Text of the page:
(Reprinted as “Oliver Sacks Has Died in Peace,” in the online magazine of the Institute for Ethics & Emerging Technologies, September 2, 2015)
I have written previously (here and here) about the impending death of the great author and neurologist Oliver Sacks. Now his death is no longer impeding. Sacks died this morning at his home in New York City. (Here is the link to the story from the front page of the New York Times.)
In both of my previous post I commented briefly on opinion pieces Sacks had written in the Times. His last piece, which I read with great interest, was published in the Times just a few weeks ago and I almost wrote about it yesterday. It had a simple and yet surprising title for an atheist. He simply called it “Sabbath.”
Sacks had an Orthodox Jewish upbringing so childhood memories of the sabbath were vivid. How special the Sabbath was, with the ritual of the evening meal and the sound of the Hebrew prayers in the Synagogue. How his entire extended family met after the service at an aunt or uncle’s home. But after the Second World War members of that extended family emigrated to other parts of the world or became more secular. “Our synagogue, which would be packed to capacity when I was a child, grew emptier by the year.”
Sacks found that he too was losing his faith. And at age 18 made a shocking revelation to his father—he was attracted to other boys. He asked his father not to tell his mother.
He did tell her, and the next morning she came down with a look of horror on her face, and shrieked at me: “You are an abomination. I wish you had never been born.” … The matter was never mentioned again, but her harsh words made me hate religion’s capacity for bigotry and cruelty.
After becoming a doctor in 1960, Sacks moved to the United States where he eventually he found meaningful work in a chronic care hospital in the Bronx. (He is referring to the hospital that he wrote about in his 1973 book Awakenings, which was made into ayhr wonderful film Awakenings starring Robin Williams and Robert Di Niro. ) As Sacks put it:
I was fascinated by my patients there, cared for them deeply, and felt something of a mission to tell their stories — stories of situations virtually unknown, almost unimaginable, to the general public and, indeed, to many of my colleagues. I had discovered my vocation, and this I pursued doggedly, single-mindedly, with little encouragement from my colleagues … It was a lonely but deeply satisfying, almost monkish existence that I was to lead for many years.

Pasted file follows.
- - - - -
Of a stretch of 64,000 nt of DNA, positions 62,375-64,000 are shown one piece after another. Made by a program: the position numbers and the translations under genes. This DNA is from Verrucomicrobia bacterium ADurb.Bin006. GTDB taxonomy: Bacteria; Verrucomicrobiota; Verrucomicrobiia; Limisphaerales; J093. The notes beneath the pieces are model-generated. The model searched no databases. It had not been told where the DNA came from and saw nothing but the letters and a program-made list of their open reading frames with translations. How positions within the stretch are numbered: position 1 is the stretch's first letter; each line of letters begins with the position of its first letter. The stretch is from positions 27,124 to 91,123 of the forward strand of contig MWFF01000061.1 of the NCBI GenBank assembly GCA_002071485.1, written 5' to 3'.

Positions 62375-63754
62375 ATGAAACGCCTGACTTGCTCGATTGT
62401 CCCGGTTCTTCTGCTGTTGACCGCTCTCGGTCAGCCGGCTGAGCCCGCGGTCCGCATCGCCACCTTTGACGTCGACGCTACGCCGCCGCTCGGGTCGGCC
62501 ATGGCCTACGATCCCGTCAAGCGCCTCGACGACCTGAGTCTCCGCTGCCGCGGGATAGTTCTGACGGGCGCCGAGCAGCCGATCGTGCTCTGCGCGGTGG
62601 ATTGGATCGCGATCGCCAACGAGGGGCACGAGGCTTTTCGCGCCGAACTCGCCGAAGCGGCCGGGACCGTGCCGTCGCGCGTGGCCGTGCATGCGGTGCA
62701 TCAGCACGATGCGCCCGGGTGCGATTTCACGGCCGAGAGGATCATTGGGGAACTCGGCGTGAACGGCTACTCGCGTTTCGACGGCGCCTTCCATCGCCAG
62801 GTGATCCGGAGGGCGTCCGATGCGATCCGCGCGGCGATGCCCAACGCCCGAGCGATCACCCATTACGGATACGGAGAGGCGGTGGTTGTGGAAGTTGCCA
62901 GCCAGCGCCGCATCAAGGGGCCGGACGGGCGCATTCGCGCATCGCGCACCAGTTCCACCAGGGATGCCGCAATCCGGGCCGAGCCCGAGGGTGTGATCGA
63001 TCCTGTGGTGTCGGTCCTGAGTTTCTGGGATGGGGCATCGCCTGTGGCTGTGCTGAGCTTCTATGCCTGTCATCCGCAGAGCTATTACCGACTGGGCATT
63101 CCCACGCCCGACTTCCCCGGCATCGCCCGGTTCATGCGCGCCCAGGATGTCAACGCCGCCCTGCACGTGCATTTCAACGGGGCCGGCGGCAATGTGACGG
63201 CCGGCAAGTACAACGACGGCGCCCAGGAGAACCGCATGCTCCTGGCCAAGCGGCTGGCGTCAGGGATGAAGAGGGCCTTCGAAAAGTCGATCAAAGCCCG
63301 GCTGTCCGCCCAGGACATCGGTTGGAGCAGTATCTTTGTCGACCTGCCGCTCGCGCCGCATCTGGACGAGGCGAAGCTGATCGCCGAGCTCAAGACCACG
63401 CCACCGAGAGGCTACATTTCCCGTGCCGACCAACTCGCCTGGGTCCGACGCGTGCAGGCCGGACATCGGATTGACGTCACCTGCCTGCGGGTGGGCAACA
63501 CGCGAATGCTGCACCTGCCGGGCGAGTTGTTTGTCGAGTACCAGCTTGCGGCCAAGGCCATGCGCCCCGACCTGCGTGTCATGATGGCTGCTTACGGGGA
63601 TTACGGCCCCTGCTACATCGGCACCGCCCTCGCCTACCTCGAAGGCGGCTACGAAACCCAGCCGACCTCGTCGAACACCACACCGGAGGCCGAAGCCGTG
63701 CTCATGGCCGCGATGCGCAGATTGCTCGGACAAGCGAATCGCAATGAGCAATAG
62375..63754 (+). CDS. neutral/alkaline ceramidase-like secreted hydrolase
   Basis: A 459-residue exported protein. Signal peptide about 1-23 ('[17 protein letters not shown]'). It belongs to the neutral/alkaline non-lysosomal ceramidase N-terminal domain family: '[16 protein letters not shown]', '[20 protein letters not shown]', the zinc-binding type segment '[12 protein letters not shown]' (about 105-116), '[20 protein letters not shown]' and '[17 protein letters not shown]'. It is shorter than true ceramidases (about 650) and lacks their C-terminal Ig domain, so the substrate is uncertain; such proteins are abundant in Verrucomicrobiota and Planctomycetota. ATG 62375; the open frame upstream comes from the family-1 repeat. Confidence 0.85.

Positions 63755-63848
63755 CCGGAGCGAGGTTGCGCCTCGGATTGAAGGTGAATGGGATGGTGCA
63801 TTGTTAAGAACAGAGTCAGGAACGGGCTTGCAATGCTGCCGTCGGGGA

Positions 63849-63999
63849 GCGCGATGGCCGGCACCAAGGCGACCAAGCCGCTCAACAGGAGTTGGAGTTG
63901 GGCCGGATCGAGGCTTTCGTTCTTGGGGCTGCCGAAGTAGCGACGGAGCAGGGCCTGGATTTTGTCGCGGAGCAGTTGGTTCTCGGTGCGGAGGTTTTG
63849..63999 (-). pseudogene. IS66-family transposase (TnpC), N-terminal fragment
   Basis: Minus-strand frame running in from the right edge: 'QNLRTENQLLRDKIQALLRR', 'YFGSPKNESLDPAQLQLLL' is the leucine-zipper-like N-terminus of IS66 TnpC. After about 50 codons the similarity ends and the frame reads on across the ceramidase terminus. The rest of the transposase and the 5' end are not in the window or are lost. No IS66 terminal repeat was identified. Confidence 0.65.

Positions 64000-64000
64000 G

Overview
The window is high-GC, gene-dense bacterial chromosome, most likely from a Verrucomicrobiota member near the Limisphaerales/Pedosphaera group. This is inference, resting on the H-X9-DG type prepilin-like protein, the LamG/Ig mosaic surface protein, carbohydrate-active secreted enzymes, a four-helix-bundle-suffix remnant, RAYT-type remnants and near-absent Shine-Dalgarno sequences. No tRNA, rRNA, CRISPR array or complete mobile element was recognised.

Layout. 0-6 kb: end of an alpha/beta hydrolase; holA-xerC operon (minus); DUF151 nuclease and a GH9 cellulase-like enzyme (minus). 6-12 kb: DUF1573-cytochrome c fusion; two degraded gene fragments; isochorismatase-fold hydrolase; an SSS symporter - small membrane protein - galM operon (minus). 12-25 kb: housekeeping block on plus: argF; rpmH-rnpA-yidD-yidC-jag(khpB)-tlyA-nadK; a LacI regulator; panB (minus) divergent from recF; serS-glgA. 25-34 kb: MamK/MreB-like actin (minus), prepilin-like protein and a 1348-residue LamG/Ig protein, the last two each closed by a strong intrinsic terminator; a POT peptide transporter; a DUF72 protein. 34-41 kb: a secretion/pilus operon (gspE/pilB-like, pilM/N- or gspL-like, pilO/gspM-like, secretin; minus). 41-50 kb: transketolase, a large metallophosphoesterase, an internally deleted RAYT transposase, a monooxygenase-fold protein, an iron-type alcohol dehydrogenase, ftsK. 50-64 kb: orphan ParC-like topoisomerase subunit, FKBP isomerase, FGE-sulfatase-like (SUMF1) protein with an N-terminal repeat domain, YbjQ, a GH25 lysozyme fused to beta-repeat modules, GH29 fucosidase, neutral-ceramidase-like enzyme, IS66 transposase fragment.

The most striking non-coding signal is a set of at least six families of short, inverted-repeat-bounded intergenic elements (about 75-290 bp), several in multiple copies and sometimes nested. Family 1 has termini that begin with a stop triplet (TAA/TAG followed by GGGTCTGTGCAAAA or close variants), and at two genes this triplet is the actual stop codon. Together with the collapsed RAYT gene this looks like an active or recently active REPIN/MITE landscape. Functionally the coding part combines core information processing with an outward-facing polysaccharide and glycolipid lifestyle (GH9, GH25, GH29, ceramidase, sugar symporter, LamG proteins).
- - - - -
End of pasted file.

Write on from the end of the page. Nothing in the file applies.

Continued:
Many years he became good friends with his cousin Robert John Aumann who received the Nobel Prize for economics in 2005. Aumann spoke frequently of how observing the Sabbath improved the quality of one’s life. When Sacks found out he had cancer that same year, Aumann came to visit. As Sacks recalls: “He … made a point of saying that, had he been compelled to travel to Stockholm on a Saturday, he would have refused the prize. His commitment to the Sabbath, its utter peacefulness and remoteness from worldly concerns, would have trumped even a Nobel.”
And then just last year “hearing that my cousin Marjorie — a physician who had been a protégée of my mother’s and had worked in the field of medicine till the age of 98 — was nearing death, I phoned her in Jerusalem to say farewell.” She asked him to come to her 100th birthday and Sacks agreed, going back to his roots after almost 60 years. He was embraced by all, as was his partner. The two were invited to the family Sabbath meal where he found a peaceful nostalgia. I’ll let the last few published lines from his prose speak for themselves.
In December 2014, I completed my memoir, “On the Move,” and gave the manuscript to my publisher, not dreaming that days later I would learn I had metastatic cancer, coming from the melanoma I had in my eye nine years earlier. I am glad I was able to complete my memoir without knowing this, and that I had been able, for the first time in my life, to make a full and frank declaration of my sexuality, facing the world openly, with no more guilty secrets locked up inside me.
In February, I felt I had to be equally open about my cancer — and facing death. I was, in fact, in the hospital when my essay on this, “My Own Life,” was published in this newspaper. In July I wrote another piece for the paper, “My Periodic Table,” in which the physical cosmos, and the elements I loved, took on lives of their own.
And now, weak, short of breath, my once-firm muscles melted away by cancer, I find my thoughts, increasingly, not on the supernatural or spiritual, but on what is meant by living a good and worthwhile life — achieving a sense of peace within oneself. I find my thoughts drifting to the Sabbath, the day of rest, the seventh day of the week, and perhaps the seventh day of one’s life as well, when one can feel that one’s work is done, and one may, in good conscience, rest.
Thank you Dr. Sacks for living a good life. Your well-lived life has enriched many others.